This is one of my favorite items to sell at markets and fairs. It makes a pretty presentation in a clear cello bag tied with a dusty pink or red ribbon ribbon. (Sometimes I tie it with red raffia) Attach a small tag that has an old-fashioned rose pic on it.

Monday, October 12, 2009

Peppermint soap

Making soap today. For some reason it's not coming out right. Either warmed it too long or changed the recipe too radically.
Finally managed to make 8 bars ! I usually make at least 20 at a time .
I don't think today is a 20 kinda day.........
The recipe is a goodie, chocolate mint herb, honey, peppermint oil....
I use it to cool off hot flashes.
Peppermint loves menopausal women!
Wanted to bake this afternoon, but since my morning has been one disaster after another, I would probably burst into flames or start the house on fire.
Man, I miss my farm, I would be doing this outside or in the little shop.
If any of you have a farm, do your best to keep it, we are finding it very hard to adapt to town living. Our new farm won't be ready for at least 7 or 8 months.
My husband says we aren't ourselves, that we don't know who we are anymore, lol.
He is so right.
Tomorrow I will make rosewater cream soap. If the sun, moon and stars are right......or if my head isn't popping off from everything that's happening today!

Sunday, October 4, 2009

pumpkin cake with sour cream frosting

this week i will give you the pumpkin cake recipe i make for all my referral sources and friends.

snakes are not our friends

My husband loves our new property. He has big plans for the wooded area on the east side of it. Last week he told me that he found some elderberries on it, so Saturday I decided to give it a look.
Now, if you know anything about me (or women in general) you know that snakes are our natural enemies and that woods generally have all kinds of these critters in them.
However, I REALLY wanted these elderberries.
I armed myself with bugspray, long pants, my hiking boots and knapsack. (I forgot the machete' in the jeep)
It was not enough.......
After walking thru briars, falling down an embankment, getting mud and blood all over my face and hands.....he finally appeared...a nice large water moccasin.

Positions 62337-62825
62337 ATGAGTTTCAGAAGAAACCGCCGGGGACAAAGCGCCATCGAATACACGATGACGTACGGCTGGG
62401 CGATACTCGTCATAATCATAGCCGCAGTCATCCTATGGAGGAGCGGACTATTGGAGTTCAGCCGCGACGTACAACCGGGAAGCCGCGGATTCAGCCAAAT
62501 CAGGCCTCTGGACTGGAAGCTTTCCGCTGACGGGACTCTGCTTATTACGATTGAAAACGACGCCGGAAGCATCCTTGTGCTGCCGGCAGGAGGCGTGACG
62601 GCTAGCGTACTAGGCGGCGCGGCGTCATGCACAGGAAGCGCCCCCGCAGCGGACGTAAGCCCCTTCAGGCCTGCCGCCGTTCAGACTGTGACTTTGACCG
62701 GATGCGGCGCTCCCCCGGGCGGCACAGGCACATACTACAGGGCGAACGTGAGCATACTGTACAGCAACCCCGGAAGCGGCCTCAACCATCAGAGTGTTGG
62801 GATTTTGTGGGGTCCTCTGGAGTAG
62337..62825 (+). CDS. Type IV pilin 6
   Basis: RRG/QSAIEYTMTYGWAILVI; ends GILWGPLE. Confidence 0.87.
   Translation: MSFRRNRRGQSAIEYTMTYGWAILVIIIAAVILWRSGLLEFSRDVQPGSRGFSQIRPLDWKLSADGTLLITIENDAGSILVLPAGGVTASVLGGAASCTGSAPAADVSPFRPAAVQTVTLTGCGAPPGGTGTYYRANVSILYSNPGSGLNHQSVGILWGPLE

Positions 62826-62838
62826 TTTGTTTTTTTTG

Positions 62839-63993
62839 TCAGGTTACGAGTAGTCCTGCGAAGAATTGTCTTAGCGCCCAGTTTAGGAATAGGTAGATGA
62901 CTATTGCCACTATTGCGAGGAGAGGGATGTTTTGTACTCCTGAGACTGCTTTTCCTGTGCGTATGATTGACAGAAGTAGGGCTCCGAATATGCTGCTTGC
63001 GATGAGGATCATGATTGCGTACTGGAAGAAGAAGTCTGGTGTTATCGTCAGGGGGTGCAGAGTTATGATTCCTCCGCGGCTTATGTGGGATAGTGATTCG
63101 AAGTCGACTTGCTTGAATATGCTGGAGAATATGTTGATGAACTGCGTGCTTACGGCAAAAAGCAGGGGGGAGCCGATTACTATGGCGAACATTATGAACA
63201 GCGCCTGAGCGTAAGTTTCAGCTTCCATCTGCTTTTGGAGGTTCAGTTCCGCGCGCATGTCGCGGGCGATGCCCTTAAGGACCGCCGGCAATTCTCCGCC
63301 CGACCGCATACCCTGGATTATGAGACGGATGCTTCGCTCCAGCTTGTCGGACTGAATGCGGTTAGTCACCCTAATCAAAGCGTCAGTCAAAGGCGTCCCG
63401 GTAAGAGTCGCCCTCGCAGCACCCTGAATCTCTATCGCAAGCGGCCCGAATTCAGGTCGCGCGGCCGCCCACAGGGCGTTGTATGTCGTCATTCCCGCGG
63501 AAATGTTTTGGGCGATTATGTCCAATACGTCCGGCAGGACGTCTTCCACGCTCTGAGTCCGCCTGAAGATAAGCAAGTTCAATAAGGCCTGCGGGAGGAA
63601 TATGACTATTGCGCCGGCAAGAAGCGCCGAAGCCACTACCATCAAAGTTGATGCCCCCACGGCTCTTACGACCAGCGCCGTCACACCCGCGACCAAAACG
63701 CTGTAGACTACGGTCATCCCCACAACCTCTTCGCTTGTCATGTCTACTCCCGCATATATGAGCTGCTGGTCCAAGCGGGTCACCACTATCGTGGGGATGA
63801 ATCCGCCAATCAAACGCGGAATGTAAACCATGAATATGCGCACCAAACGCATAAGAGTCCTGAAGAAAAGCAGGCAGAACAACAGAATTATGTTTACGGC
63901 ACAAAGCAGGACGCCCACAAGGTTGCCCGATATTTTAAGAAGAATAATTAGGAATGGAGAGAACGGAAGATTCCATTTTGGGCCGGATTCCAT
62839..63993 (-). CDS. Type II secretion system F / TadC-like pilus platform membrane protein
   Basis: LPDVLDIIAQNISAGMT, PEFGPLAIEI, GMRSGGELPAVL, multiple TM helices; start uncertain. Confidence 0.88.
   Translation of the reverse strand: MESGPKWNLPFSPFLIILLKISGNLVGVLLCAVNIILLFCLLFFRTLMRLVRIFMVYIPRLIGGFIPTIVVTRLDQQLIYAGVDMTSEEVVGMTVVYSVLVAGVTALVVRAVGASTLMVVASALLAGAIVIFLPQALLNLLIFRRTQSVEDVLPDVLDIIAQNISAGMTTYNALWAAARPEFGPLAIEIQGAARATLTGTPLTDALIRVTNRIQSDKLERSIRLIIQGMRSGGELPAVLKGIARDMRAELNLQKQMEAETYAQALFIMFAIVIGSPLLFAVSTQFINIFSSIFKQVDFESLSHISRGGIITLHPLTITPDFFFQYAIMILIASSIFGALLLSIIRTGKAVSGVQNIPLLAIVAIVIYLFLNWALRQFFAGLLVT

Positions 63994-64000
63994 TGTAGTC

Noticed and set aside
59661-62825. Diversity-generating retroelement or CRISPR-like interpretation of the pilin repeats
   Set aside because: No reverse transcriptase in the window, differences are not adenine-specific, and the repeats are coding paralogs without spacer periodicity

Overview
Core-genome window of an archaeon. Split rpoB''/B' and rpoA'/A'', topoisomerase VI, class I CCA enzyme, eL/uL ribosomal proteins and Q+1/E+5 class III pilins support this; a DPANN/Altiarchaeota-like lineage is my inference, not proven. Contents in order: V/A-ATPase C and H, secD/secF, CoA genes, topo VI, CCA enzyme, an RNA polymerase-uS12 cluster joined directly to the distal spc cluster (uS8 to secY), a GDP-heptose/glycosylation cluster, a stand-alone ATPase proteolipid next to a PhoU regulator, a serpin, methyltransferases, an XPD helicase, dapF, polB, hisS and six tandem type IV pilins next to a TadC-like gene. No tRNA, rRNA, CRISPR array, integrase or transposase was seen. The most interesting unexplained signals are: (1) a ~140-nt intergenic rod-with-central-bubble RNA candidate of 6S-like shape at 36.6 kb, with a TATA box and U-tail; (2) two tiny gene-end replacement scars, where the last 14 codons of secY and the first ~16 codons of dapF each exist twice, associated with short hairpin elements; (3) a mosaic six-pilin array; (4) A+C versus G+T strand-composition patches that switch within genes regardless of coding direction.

That was the last straw for me.
Elderberry syrup, good for respiratory problems and lessening the symptoms of the flu, will have to come from Mountain Rose Herbs this year.
I will plant elderberry bushes in a civilized area, and leave the woods to my husband and the snakes.
Did I mention we ran into a copperhead too?

Saturday, October 3, 2009

Will I burn for this?

Yesterday I received two books from my bookclub, "Julie and Julia", and "Mastering the Art of French Cooking". I have never wanted to cook french food before. In fact, I have cooked almost every ethnic food I can think of, but never once did I have the envie' to make french food.
This is very silly because I am French and French food has been in my life since infancy.
We live in Louisiana, we are Cajun French, why have I not learned to cook these things? Of course, the food of the Acadians is different from Parisian, but it is based in the same butter and flour ideations.
In my lifetime I have cooked Mexican, Italian, German, Indian (east and west), Carribean, Hawaiian, Swedish, Scottish , English, Welsh, well, you get the idea.....
I have bought the great Cajun cookbooks, and made the obligatory Etoufee' and Shrimp Sauce Picante' but, never really tried anything Parisian. (My grandmother would just turn over if she thought I would consider cooking Parisian!)
My mother, when I told I bought the cookbook said, "They don't cook like us"! She said it like an exclamation point, in that very French way (with a shrug of her little French shoulders), as if that was that and I should go no further.
I had to restrain myself from rolling my eyes.
All of my life I have been hearing this phrase from her, my grandmother and all of their little Cajun girlfriends. It's like a mantra here in Louisiana. " Cher' we were thrown out of France and Canada! We will have nothing to do with Paris!" Like a good little Catholic Cajun girl, I repeated it to my little friends and they repeated it to me. We heard this in our sleep. We grew up believing this. this a revelation? LOL. Naw.
Mastering the Art of French Cooking is very interesting, it is what I expected; informative, precise, very easy to understand. I may have to treat my husband to some of the recipes. The Beef Bourg. , now that looks like something he would eat.
The other book, "Julie and Julia" reads just like a blog, it is very wordy and kinda runs together, ( like this) but I am enjoying her angst.
I think I will finish reading it.
If I cook anything from the cookbook, please don't tell my mother.